Infectious diseases represent significant animal welfare and export market concerns and the Kansas Department of Agriculture makes investigating disease reports a top priority. During the 2019 Women in Agriculture meeting in Parsons, Kansas, KDA assistant animal health commissioner Andy Hawkins spoke about significant disease protocols.

Hawkins encouraged producers to report clinical signs for any diseases included on the state’s reportable disease list.

“Anything that is a clinical sign consistent with a reportable disease needs to be reported,” Hawkins said. “Any unexplained clinical signs or behaviors also need to be reported because there are new diseases constantly emerging along with diseases we haven’t seen before in the U.S. that we are always on the lookout for.”

Zoonotic disease like rabies and West Nile Virus are top priorities for the state because of the risks they pose to humans. Reported cases of zoonotic diseases in animals can often lend insight to similar cases in humans and warn physicians about potential flare-ups.

“We had an increase in West Nile cases in horses this year,” Hawkins said. “I think we had nine confirmed cases and all of those cases were in horses that were not vaccinated, so we know the vaccines are working.”

In addition to clinical signs, Hawkins suggested reporting high morbidity or mortality rates, especially in concentrated or confinement operations. While instances of high mortality can often be explained by other factors, Hawkins urged producers to use caution in those situations.

Foreign animal disease investigations make up a large part of the work the Kansas Department of Agriculture does to secure the state’s livestock markets.

“We do foreign animal disease investigations all the time but our goal is to be sure that we get a negative result quickly to assure our trade partners that we don’t have foot-and-mouth disease,” Hawkins said. “We do everything we can to protect the market.”

With a goal to receive negative test results within four hours of sampling an animal, KDA works hard to supply trade partners with information quickly. To perfect their response time, Kansas works with other state and national agencies to practice scenarios.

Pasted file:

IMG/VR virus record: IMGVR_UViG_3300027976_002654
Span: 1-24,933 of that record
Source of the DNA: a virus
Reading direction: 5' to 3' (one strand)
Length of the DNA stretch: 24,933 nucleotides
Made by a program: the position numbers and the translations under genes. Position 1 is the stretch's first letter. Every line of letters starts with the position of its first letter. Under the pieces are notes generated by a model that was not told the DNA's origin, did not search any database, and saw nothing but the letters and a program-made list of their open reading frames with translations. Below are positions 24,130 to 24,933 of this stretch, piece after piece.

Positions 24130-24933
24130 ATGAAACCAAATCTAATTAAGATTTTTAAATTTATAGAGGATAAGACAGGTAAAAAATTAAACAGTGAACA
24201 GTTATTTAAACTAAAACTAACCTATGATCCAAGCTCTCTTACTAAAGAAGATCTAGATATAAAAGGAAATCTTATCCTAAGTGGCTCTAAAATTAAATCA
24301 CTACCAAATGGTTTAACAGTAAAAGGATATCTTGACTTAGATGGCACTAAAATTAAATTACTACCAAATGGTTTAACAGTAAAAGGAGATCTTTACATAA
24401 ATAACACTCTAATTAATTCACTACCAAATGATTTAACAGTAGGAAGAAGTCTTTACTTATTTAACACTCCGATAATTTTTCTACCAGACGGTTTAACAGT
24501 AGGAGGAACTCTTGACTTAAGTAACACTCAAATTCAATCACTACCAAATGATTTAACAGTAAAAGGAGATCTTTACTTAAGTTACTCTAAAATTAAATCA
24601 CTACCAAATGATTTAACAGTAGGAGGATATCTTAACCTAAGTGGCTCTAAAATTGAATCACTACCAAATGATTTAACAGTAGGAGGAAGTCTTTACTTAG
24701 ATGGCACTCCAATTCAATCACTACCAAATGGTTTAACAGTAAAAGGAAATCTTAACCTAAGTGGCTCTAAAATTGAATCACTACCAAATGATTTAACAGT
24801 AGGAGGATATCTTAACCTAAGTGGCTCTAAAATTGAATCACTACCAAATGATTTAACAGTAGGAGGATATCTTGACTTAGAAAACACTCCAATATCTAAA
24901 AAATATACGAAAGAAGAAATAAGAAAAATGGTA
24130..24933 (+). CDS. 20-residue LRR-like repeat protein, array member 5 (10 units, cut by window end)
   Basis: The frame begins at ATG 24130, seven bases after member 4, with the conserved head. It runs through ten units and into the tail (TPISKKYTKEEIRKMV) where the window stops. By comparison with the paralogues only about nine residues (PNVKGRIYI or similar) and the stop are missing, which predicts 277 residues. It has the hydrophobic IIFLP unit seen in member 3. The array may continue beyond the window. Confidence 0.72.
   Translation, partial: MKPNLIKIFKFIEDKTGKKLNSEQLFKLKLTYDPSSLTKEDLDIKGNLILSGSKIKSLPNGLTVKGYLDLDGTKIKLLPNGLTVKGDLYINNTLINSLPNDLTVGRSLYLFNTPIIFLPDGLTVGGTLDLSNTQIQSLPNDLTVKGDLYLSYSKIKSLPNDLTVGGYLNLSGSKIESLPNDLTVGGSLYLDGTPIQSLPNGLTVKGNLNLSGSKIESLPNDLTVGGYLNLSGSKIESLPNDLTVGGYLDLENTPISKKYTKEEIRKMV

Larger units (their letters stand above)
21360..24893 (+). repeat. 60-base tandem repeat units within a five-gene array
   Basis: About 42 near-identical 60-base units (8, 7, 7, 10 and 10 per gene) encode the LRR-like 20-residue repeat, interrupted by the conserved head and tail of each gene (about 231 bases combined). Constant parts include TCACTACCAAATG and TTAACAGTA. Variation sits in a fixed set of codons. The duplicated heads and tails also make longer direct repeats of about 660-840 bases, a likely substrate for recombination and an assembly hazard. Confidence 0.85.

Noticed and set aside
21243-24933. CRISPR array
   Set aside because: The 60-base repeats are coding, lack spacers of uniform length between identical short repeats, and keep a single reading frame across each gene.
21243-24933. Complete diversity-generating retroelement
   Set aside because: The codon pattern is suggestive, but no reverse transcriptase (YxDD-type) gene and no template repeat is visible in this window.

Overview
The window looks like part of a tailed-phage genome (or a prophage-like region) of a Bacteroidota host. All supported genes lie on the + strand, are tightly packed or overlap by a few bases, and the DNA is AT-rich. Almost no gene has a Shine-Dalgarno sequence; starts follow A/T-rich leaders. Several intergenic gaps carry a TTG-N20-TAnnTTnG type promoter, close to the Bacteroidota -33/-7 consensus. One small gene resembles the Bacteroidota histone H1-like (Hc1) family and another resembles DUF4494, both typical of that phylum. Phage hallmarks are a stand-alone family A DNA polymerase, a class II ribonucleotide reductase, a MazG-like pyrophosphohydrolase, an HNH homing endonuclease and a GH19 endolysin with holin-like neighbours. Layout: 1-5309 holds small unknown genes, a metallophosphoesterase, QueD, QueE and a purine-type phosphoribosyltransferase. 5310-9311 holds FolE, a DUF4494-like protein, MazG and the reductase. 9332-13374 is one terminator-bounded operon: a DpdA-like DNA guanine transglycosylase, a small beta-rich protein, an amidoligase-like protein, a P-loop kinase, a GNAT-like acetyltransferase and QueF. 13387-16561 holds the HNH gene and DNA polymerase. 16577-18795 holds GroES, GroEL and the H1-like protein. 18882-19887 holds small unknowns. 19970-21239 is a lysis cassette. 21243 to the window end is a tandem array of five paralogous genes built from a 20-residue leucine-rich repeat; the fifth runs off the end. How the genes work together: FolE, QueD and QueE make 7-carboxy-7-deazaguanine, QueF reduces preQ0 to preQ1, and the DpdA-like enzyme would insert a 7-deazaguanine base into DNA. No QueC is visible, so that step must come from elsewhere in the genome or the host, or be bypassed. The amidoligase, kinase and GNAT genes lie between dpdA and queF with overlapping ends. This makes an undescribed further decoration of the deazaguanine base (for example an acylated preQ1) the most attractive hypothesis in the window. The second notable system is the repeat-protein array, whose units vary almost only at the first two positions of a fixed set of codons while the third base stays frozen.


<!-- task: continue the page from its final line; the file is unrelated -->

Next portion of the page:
“Every year we do a functional exercise with KDA,” Hawkins said. “Basically, it is a three to four day exercise where we mimic what would happen if foot-and-mouth disease actually came into the U.S.”

Foot-and-Mouth Disease

Foot-and-mouth disease is a major concern for livestock producers in Kansas. While the disease has a higher morbidity than mortality, the highly contagious nature of the disease makes it a primary concern.

“Foot-and-mouth disease is highly contagious,” Hawkins said. “Given the right conditions it can aerosolize and travel over 30 miles.”

Foot-and-mouth disease is not a human health concern or a food safety concern. The disease hurts the efficiency of production, as well as consumer perception.

“The biggest issue with foot-and-mouth disease is perception,” Hawkins said. “Consumer perception is ‘I’m not going to eat something that has foot-and-mouth disease.’”

Hawkins said investigating and eliminating any threats of disease in the state is important not just for Kansas producers, but for the high volume of livestock traffic moving through the state.

“We’ve got concentrations of livestock in dairies, swine confinement operations and feedlots, so lots of high population areas,” Hawkins said. “It’s mind boggling how big this operation could be if we had to deal with a large-scale disease like foot-and-mouth.”

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